Our Buddhist informants were all followers of Dr B.R. Ambedkar, born in late 19 th century Maharashtra into the untouchable Mahar caste, spent his life trying to challenge the dominant social processes that sanctioned untouchability. He used Buddhist teachings on equality to launch a successful dalit movement, Conversion to Buddhism became an important part of the dalit struggle for social justice. 11 Buddhist Views on Caste
Practical Spirituality Buddhism is not about ignoring all the gods. I have become a Buddha bhakta [worshipper]. Just if one person is Krishna bhakta does that mean he turns his back on Ram? He does not. But coming away from the people who are with those other gods, that is what matters to us. It is their ideas we have left. 12
Where do people get their views from? Gurus in India are simultaneously religious teachers and the focus for worship. Ambedkar is worshipped he is described as a bodhistsva. Young women worship gurus from their natal homes maintaining connections. Local religious and political organisations are also influential (e.g. Shiv Sena). In short the people know they need religion for their development 13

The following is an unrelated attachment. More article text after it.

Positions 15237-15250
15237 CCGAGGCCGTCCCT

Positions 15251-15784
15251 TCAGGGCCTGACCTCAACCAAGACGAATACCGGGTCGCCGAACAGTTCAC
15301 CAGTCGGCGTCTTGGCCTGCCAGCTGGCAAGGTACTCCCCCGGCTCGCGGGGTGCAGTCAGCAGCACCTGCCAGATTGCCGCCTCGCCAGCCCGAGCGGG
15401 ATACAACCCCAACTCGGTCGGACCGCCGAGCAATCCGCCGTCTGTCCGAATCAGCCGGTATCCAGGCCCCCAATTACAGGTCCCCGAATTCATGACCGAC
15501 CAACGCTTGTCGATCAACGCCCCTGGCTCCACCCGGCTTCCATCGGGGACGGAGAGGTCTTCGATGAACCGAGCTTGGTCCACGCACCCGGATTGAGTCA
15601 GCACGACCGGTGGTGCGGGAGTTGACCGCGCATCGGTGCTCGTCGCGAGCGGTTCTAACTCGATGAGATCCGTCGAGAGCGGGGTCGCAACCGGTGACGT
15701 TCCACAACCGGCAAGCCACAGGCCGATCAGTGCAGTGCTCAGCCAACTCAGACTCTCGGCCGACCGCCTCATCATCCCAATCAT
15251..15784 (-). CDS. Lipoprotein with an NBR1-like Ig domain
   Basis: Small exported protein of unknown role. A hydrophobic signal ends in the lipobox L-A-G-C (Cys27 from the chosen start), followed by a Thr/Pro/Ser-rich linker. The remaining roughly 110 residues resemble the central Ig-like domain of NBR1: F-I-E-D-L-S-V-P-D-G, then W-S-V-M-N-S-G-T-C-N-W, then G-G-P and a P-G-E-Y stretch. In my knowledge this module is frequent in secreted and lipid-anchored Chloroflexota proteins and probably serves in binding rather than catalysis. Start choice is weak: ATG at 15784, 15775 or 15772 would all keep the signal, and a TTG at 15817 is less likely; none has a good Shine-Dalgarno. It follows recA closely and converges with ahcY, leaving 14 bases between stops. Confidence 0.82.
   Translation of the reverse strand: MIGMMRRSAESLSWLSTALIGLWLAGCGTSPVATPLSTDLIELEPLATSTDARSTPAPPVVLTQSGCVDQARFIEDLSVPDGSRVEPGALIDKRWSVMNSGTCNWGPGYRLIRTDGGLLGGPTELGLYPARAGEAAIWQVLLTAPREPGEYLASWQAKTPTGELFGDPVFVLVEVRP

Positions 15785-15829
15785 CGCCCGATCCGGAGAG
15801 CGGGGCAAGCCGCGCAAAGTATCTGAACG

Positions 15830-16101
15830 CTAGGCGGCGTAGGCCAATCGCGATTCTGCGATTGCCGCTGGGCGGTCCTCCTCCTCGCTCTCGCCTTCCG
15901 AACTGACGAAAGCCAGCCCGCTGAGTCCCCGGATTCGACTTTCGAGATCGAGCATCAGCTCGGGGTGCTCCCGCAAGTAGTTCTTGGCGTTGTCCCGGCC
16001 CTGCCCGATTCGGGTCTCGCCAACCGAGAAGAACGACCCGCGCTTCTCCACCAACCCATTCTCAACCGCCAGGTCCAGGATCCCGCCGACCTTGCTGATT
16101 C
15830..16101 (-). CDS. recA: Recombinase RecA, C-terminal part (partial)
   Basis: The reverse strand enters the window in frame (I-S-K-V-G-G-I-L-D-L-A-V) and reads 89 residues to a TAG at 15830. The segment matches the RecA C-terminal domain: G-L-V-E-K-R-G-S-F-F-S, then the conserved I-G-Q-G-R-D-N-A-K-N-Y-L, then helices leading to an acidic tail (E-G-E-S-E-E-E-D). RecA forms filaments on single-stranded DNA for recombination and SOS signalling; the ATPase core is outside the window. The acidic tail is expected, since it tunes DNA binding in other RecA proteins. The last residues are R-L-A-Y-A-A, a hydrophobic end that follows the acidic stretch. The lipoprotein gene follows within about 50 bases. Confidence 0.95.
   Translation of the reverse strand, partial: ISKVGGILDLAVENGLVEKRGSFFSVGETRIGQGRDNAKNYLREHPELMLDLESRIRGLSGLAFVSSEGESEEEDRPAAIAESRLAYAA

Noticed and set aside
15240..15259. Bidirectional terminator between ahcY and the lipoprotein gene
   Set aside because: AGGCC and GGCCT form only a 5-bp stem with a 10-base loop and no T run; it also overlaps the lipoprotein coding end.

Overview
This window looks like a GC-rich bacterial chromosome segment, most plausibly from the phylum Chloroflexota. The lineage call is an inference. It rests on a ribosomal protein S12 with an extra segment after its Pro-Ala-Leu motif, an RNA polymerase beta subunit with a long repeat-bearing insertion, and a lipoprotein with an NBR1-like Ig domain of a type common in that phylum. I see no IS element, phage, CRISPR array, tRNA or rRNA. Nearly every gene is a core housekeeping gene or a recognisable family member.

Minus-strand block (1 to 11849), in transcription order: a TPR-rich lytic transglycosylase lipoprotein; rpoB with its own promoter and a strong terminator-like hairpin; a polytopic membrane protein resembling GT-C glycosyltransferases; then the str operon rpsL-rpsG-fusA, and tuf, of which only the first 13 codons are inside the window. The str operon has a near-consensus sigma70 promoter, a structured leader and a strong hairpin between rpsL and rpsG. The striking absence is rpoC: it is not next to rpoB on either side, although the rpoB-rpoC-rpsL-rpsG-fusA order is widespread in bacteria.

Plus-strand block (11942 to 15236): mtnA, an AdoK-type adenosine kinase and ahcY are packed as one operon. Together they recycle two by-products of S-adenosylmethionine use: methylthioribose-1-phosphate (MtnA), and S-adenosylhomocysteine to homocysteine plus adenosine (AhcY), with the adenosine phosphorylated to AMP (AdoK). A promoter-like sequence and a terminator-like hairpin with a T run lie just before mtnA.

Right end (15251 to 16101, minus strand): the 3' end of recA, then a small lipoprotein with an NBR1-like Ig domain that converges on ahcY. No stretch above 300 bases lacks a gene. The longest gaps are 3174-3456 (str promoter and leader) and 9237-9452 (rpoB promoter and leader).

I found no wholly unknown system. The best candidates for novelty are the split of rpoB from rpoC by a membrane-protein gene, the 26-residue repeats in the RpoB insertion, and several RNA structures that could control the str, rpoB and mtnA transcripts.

Religious leadership in Punes slums The influence of local leaders are not often talked about yet many have direct influence over peoples day-to-day decision making. This figures have acquired their status in part through a claim to religious authority and knowledge. Religious solutions are most commonly provided. These locally selected leaders are trusted and bear witness to the day to day problems people face making them a vital source of local knowledge. In turn the advice of these individuals often inspires people into action motivating. 16
Religions capacity to inspire Clear conflation between Buddha and Ambedkar; Earlier my family were Hindus, very low [caste] Hindus with no opportunities. My grandfather liked the ideas of Ambedkarji, and so the family became Buddhist. Since then we have many more chances – every generation is more educated, gets better jobs…we have a better future because of that [conversion]. 17